BootCamp VM Bash Script

BootCamp Partition Virtual Machine with VirtualBox

I’ve had a BootCamp partition on my Macbook since it bought it; I waited specifically for the Intel CoreDuo Macbooks. Sometimes I don’t want to restart just to run an app or test something out, so developed this bash script to boot it using Virtual Box.

VirtualBox is an extremely powerful virtualisation platform that is amazingly free. I’ve used the more Mac like VMs (and pricey) but have found VirtualBox to trump them in term of features and control with command line interaction. Like more open source and powerful programs, it requires a fair bit of research to use it beyond a basic VM. Hopefully this post will help others tackle the useful ability of booting a hard partition like a virtual disk, giving you the best of both worlds and not requiring management of two installations. It should work on any other Unix platform too.

I used the info from a few other blogs for this and most permanently unmounted the Windows volume or required user interaction. I made a script to avoid this and enable me to simply enter bootcamp into Terminal.

  1. Get the partition of your BootCamp install using diskutil list, it’s the /dev/disk* listed under what your named your partition.

  2. sudo chmod 777 /dev/disk0s3 using the correct partition numbering you found above (replace /dev/disk0s3 onwards).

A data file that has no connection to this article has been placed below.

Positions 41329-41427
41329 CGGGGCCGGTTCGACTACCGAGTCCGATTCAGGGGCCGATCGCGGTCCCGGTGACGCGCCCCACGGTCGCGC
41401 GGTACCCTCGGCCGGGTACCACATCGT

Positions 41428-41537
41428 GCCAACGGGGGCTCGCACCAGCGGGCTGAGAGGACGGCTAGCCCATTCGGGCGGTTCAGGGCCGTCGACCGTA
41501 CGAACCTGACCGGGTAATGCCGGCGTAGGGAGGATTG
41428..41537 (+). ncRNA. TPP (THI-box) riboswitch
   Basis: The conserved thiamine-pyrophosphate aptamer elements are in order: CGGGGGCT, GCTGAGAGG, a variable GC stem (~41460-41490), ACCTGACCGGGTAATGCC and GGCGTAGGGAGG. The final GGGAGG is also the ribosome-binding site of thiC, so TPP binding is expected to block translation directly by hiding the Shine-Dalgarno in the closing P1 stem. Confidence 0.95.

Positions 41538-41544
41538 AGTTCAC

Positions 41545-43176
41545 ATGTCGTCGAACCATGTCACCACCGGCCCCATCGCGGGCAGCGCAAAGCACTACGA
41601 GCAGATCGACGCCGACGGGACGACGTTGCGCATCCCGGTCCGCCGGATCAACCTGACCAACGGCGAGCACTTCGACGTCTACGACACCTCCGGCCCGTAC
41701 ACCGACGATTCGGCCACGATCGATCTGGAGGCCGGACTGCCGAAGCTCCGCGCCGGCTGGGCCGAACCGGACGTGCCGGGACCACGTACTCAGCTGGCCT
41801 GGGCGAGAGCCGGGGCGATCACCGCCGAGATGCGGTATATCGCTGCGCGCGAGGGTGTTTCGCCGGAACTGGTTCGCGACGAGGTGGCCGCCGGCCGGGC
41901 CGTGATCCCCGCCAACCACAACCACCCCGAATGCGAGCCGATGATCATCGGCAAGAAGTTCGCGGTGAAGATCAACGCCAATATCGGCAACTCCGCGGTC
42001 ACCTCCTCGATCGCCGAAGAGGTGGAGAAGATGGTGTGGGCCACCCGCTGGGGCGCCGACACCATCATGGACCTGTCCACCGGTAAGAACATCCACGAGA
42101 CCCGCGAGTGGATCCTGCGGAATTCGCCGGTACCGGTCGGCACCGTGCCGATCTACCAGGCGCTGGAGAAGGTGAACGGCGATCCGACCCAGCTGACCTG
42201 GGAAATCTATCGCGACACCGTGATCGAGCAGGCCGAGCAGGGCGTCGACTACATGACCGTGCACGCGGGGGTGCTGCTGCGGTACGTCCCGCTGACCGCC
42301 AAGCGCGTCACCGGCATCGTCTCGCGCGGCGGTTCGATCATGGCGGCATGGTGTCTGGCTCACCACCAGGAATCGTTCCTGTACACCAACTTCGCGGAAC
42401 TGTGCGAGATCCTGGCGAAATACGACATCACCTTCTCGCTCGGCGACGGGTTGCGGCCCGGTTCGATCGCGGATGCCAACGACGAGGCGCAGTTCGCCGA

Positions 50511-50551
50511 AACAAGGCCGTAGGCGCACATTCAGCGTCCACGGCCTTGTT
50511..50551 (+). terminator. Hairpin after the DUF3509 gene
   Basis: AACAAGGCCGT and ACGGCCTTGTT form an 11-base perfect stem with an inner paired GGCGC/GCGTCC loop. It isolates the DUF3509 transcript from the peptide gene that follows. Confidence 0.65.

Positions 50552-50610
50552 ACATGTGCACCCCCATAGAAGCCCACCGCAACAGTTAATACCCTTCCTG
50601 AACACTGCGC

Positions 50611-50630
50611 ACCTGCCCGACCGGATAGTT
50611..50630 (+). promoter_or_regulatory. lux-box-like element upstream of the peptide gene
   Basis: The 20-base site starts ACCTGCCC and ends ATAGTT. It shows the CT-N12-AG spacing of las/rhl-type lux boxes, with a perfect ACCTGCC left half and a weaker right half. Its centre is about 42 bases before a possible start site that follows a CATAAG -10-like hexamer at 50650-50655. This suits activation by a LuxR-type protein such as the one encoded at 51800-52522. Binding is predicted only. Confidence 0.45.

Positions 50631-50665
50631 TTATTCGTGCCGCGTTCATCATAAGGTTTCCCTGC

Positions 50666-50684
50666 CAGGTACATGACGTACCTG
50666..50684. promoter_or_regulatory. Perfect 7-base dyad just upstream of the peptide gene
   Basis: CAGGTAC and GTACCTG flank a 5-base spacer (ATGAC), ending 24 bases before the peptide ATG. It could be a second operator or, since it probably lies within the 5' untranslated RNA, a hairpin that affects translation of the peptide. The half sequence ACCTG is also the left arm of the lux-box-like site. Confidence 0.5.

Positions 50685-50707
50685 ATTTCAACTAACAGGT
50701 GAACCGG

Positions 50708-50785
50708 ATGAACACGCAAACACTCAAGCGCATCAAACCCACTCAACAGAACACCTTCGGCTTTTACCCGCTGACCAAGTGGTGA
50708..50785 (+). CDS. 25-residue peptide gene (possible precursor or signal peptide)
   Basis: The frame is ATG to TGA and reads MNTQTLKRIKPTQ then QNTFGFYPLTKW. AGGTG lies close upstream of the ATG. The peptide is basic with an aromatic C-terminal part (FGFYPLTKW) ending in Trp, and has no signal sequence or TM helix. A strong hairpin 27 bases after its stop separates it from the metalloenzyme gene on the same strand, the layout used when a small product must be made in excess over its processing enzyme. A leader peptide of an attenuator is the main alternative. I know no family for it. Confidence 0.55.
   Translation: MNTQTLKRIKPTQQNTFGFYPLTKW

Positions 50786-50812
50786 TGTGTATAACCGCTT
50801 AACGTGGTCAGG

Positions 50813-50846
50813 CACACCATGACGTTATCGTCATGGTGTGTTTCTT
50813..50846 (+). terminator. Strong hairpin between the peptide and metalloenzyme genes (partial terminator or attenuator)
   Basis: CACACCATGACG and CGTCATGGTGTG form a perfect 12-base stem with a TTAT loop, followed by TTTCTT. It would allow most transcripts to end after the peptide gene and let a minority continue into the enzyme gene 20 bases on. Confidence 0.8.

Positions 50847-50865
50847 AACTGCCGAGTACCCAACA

3. diskutil umount /dev/disk0s3 – ejects the Windows partition.

  4. sudo VBoxManage internalcommands createrawvmdk -rawdisk /dev/disk0 -filename bootcamp.vmdk -partitions 3 – creates the virtual disk to boot the partition, the number after the ‘partitions’ argument must match the partition on your disk (number after s).

  5. sudo chown YOUR-USERNAME *.vmdk – ensures you own rights to the files created.

  6. Run VirtualBox and create a new Windows machine. Set the settings as you want but when asked to select a hard drive, choose ‘existing disk’ and browse for the ‘bootcamp.vmk’ created in the above steps (it will be in your ‘Home’ directory if you just opened Terminal fresh).

  7. Highlight the machine, choose ‘Settings’. In ‘Storage’ change the type to “ICH6” – this caused me problems at the default.

The virtual machine should now be booting your BootCamp installation just fine. The problem comes when you restart, the partition will auto-mount and permissions will be lost. This is where my script comes in.

26/02/2016 UPDATE: After a Virtual Box update my bootcamp stopped working with ‘VERR_NOT_SUPPORTED’ error. After some digging, I found you have to enable ‘Use Host I/O Cache’ in Settings -> Storage -> Controller:SATA.

Second to the permission problem, I was recieving the error ‘VERR_FILE_NOT_FOUND’ every few boots. Many attribute this to the permissions not being set but even after chmod I would still get the error. It turned out that since I now have in my Macbook, sometimes the mount points would change at boot (SDD disk1 not disk0) leaving the virtual disk referring to a non-existent partition.

The .vmdk can be edited using a text editor and contains the line RW 78125000 FLAT "/dev/disk1s3" 0, clearly referring to the physical disk. Correcting this stopped the error. So my script is a little more complex than some but makes it almost flawless. The operation is: